• Insert the dish into the dhokla cooker, cover the lid and steam on fast flame for 15 min.
  • Switch off the flame after 15 min and let it cool for further 10 min.
  • IMG_1923
  • While its cooling prepare the garnish.
  • Put 2 tbsp oil to heat.
  • Add mustard seeds to it.
  • Once mustard seeds crackle, add chopped chillies.
  • After 5 seconds, add cumin seeds
  • Add curry leaves.
  • Once cumin seeds become light brown, take off from flame.
  • Spread this garnish over the cooked Khaman Dhokla Lentil Steamed Cake.
  • Make diamond pieces by making dividing the dhoklas into four parts.
  • Then turn the dish a bit  and make further 4-5 lines.
  • IMG_3879
  • Garnish with fresh coconut and coriander.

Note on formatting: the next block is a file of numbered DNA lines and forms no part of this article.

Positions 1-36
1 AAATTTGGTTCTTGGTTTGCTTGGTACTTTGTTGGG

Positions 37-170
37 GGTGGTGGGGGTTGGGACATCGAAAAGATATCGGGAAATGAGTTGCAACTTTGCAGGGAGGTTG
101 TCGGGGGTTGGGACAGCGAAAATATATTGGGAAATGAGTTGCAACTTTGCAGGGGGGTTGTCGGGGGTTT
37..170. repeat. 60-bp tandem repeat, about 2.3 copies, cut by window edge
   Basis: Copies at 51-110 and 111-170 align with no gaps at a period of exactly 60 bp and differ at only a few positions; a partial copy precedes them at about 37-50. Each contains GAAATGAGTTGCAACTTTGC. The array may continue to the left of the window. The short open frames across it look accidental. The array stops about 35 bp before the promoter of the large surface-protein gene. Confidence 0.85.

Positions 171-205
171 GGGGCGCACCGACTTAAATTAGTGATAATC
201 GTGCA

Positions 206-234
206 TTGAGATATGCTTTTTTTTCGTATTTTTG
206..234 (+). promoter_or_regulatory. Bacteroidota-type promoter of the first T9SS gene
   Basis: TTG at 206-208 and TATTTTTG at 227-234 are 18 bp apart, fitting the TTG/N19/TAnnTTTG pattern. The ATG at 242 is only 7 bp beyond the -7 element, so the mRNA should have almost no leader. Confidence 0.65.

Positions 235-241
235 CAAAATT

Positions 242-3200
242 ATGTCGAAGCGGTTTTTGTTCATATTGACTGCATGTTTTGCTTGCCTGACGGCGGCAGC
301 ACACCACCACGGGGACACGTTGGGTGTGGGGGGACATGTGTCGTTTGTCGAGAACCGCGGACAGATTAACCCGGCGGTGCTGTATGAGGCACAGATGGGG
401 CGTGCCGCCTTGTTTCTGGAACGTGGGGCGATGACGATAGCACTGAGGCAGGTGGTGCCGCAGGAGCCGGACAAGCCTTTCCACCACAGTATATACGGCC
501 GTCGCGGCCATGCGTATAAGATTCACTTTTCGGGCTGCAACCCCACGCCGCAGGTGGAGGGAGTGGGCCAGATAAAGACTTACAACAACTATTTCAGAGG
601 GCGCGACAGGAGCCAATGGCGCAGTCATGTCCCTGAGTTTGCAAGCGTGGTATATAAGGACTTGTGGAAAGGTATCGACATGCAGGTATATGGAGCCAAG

• Serve warm with Green chutney or ketchup or just enjoy plain.
  • IMG_1824


The trick to softness , lies in the vigorous stirring of the mix.


If it does not turn out well, crumble the cooked dhokla and mix in the oil garnish as well corainder and coconut. Add an extra layer of sev ( thin gram noodles )  and serve.

Instinct Factor

Check if the dhokla is cooked by inserting a fort/knife to see that it is not  liquidy in the middle.

Feel Factor

Soft and yummy, spicy and colorful, healthy and nutritious , and soon to be a popular on an international level! A very healthy breakfast, appetizer that can be enjoyed with ketchup or green chutney.

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Triranga Idlis (Tricolor Idlis Rice & Lentil Steamed Cakes)